Audits until 1960 didn't really focus on lower income tax payers, but around that time, the agents who were capable of auditing more complex returns of higher income payers were re-deployed internally to more qualitative analysis (possibly in support of the requirements phase of the then new automation initiative that would create the master file?), and the IRS started doing more lower income audits. I'm not sure that bus was ever turned again, until Rossotti showed up and fixed the audit-focus to go after tax shelters. Which is scary and sad.

Rossotti concludes the book with some suggestions for simplifying the tax code. Given that the last big simplification we had (1986) resulted in a dramatic increase in inequality and a tax code which mushroomed back to Even More Complex in about a decade, I'm not convinced that simplification is such a brilliant idea. I do agree that the specific simplifications he advocates (making the definition of a child for tax purposes more consistent, reducing the complexity of tax/retirement account incentives) are probably worth doing. He notes that the IRS was distributing more program dollars than the SSA -- and at a lower _cost_ than the SSA, which led me to a very different set of conclusions than he came to (if it's really that cheap to administer benefits through the IRS, why bother to have any other program at all? Seriously!).

Rossotti is a real classic of the aging 1990s era business critter: he's a technocrat who finds lawyers infuriating and politicians (who make announcements with no basis in reality) misguided or worse. Of course I'm going to basically like him. But at the same time, I see a lot of limitations in that world view. If anyone knows of a more recent book about the IRS, I'd love to know about it. If anyone out there is thinking of writing one, I look forward to the results of your labours.

ETA: I bought this used on Amazon. I plan on keeping it, at least for a while.

Public Policy by Body Count: Hoarding Edition

Once upon a time, most adults/adult men smoked. And they smoked everywhere: in homes, offices, cars, movie theatres, restaurants, public transportation, while playing with their babies, in bed, etc. It wasn't that long ago. We took steps. "Second hand smoke" turned the tables on smokers' "right" to smoke into a more general right to not-filled-with-cigarette-smoke air. "Voluntary" decisions not to advertise and/or include favorable depictions of smoking on air and in movies helped delay/prevent _in_voluntary restrictions. We put warnings on cigarette packages and in print advertisements for cigarettes. Smoking in restaurants was corralled first into smoking sections, then into bars and finally, increasingly, banned in all public places. Auto insurance cost more for smokers, because fiddling with fire in the car increased the risk of accident. Home insurance cost more for smokers, natch.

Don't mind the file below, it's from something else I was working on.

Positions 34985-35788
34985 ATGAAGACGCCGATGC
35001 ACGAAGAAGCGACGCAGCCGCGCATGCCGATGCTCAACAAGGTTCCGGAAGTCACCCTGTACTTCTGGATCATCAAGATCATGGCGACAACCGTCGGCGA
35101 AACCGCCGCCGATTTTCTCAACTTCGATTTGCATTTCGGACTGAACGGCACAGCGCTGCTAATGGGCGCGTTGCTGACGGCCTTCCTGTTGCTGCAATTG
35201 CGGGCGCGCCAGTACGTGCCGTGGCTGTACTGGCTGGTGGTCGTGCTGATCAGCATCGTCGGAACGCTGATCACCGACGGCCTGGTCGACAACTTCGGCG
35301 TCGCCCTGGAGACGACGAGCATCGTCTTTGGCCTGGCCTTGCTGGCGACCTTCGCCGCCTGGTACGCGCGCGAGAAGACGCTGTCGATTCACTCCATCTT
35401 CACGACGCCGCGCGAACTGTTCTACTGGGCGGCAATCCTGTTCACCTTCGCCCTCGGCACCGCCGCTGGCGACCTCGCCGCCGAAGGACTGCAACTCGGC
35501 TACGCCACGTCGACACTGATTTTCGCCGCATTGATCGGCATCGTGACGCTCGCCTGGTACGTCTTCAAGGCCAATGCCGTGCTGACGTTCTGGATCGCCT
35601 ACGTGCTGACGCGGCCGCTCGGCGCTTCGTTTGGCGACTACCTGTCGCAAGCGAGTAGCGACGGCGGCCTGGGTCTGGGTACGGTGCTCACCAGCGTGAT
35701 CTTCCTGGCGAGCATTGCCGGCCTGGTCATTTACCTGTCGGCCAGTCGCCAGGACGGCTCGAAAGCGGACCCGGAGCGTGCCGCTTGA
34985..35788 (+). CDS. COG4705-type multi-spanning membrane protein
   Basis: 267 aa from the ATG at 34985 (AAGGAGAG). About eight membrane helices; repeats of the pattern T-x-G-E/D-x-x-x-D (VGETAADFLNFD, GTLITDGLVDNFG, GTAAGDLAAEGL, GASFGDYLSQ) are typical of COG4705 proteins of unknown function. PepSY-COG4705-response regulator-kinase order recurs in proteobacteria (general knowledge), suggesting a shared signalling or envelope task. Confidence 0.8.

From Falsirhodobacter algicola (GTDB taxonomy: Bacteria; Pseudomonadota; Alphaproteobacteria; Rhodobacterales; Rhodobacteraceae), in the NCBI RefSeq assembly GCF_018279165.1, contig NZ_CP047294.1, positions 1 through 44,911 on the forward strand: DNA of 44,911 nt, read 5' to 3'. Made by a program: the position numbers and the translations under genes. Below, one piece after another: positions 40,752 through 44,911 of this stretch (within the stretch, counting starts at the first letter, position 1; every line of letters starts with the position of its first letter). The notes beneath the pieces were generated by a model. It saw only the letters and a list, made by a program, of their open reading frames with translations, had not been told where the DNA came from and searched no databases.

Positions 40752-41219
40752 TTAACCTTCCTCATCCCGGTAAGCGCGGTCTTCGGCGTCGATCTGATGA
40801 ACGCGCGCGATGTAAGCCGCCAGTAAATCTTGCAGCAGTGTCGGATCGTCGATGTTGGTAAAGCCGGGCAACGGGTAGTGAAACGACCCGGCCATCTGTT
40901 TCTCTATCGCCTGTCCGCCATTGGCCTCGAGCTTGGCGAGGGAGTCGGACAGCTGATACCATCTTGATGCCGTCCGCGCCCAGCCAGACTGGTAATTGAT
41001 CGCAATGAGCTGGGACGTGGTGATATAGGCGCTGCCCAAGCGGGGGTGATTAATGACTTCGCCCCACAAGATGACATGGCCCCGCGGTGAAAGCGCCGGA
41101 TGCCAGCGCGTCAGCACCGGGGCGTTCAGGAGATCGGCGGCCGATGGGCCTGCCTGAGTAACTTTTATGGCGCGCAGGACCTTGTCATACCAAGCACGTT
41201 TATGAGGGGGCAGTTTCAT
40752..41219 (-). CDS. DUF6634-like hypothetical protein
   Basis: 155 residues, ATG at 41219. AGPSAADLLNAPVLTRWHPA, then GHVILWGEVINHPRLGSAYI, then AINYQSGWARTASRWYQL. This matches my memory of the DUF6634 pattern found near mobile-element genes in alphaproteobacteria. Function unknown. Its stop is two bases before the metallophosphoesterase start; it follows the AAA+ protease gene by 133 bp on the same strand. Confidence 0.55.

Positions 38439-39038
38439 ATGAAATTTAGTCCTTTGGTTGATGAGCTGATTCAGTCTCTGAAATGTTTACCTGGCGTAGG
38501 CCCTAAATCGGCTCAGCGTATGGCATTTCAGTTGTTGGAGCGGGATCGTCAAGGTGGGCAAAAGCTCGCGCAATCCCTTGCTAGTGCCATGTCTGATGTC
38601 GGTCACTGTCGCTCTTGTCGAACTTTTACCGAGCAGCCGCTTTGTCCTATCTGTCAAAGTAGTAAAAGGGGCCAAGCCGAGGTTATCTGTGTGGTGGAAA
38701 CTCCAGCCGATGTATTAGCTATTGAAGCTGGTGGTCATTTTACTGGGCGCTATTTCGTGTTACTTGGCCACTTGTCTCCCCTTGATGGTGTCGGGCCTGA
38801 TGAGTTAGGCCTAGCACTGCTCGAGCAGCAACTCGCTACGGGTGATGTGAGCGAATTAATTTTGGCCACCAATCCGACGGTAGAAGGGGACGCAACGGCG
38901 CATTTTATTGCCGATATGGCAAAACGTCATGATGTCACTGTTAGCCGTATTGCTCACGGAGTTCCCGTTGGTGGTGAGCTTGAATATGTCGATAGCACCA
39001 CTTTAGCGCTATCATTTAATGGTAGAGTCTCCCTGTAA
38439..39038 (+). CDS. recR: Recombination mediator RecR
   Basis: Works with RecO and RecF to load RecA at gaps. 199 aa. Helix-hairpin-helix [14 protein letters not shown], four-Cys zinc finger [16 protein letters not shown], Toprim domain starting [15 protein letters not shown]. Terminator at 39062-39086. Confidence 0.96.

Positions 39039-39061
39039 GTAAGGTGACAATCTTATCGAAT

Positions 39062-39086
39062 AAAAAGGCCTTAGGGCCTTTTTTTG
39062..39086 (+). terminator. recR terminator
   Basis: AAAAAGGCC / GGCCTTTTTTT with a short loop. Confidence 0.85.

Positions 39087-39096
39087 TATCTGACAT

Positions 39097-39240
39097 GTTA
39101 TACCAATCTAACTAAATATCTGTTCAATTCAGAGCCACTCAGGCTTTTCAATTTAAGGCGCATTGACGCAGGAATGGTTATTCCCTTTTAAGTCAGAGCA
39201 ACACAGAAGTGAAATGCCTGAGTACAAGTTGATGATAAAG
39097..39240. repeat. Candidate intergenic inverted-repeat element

But _before_ we did all that, _before_ we had "second hand smoke" as a tool to clarify right to smoke vs. right to not-smoke-filled air, we did a bunch of stuff designed to reduce the fire risk from smokers and their lit cigarettes, matches, lighters, etc. We had laws about kids pjs and laws about what you could make furniture from.

Fast forward to today: we're living in a world with a lot fewer house fires, in part because even people who still smoke often don't do it indoors, because the stigma of having a home filled with smoke has gotten pretty severe. So what's the next big risk factor for dying in a house fire?

Hoarding. And now that DSM-V is out and hoarding is officially an illness, we can make the observation that people die in fires when their hoard makes it difficult or impossible for them to keep the utilities on (lost bills, no money) and resort instead to burning things for light, heat and cooking. Also, kinda hard to extract people from their hoard, even, or especially, when it is on fire. We can take those observations and use them to motivate the creation of a task force to prevent the deaths.

I am overjoyed to live in a world where more serious problems -- like falling asleep in bed with your small child and a still-smoldering cigarette kills you both -- have been addressed sufficiently to move onto less, but still very serious problems, like being unable to keep a clear path to the exit in case of fire.

The next time you see an article saying DSM-V blah blah Allen Frances Does Not Like It Because It Pathologizes Normal/Eccentric/WTF blah blah bleeping blah, remember this:

"A pilot study last year led by Carolyn Rodriguez, an assistant professor of psychiatry at Columbia University, found that of 115 clients who sought help from a New York City nonprofit organization to avoid eviction, 22 percent had clinically diagnosed hoarding disorder."

This is not cute. It is not eccentric. It is not "normal". These are people who need help, but we've been too busy doing other things. Now, we have the time and resources and bandwidth -- and compassion and leadership. About freaking time.